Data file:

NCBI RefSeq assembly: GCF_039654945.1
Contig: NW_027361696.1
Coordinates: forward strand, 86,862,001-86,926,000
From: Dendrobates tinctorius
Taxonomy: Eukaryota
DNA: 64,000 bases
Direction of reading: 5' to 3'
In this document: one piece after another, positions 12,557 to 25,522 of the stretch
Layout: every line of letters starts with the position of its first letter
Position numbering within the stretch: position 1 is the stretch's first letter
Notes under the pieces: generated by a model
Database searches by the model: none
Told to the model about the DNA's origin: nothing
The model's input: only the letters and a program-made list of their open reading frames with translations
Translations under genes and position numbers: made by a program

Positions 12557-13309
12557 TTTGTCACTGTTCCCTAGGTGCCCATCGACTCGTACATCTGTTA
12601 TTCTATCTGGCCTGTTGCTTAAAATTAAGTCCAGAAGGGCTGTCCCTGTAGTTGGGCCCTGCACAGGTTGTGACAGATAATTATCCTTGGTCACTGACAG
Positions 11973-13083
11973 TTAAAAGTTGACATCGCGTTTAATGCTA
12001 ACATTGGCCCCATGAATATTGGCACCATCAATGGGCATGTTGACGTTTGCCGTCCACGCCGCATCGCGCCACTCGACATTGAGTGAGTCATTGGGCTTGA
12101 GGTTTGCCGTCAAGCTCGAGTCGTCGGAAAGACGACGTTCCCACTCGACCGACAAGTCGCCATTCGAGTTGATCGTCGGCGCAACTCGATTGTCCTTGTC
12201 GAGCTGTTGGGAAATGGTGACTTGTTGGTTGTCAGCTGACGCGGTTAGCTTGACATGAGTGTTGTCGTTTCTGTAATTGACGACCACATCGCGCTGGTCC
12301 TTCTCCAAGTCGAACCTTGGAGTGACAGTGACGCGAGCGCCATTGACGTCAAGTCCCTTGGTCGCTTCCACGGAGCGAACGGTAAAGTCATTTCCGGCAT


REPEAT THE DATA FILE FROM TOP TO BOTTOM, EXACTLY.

NCBI RefSeq assembly: GCF_039654945.1
Contig: NW_027361696.1
Coordinates: forward strand, 86,862,001-86,926,000
From: Dendrobates tinctorius
Taxonomy: Eukaryota
DNA: 64,000 bases
Direction of reading: 5' to 3'
In this document: one piece after another, positions 12,557 to 25,522 of the stretch
Layout: every line of letters starts with the position of its first letter
Position numbering within the stretch: position 1 is the stretch's first letter
Notes under the pieces: generated by a model
Database searches by the model: none
Told to the model about the DNA's origin: nothing
The model's input: only the letters and a program-made list of their open reading frames with translations
Translations under genes and position numbers: made by a program

Positions 12557-13309
12557 TTTGTCACTGTTCCCTAGGTGCCCATCGACTCGTACATCTGTTA
12601 TTCTATCTGGCCTGTTGCTTAAAATTAAGTCCAGAAGGGCTGTCCCTGTAGTTGGGCCCTGCACAGGTTGTGACAGATAATTATCCTTGGTCACTGACAG
Positions 11973-13083
11973 TTAAAAGTTGACATCGCGTTTAATGCTA
12001 ACATTGGCCCCATGAATATTGGCACCATCAATGGGCATGTTGACGTTTGCCGTCCACGCCGCATCGCGCCACTCGACATTGAGTGAGTCATTGGGCTTGA
12101 GGTTTGCCGTCAAGCTCGAGTCGTCGGAAAGACGACGTTCCCACTCGACCGACAAGTCGCCATTCGAGTTGATCGTCGGCGCAACTCGATTGTCCTTGTC
12201 GAGCTGTTGGGAAATGGTGACTTGTTGGTTGTCAGCTGACGCGGTTAGCTTGACATGAGTGTTGTCGTTTCTGTAATTGACGACCACATCGCGCTGGTCC
12301 TTCTCCAAGTCGAACCTTGGAGTGACAGTGACGCGAGCGCCATTGACGTCAAGTCCCTTGGTCGCTTCCACGGAGCGAACGGTAAAGTCATTTCCGGCAT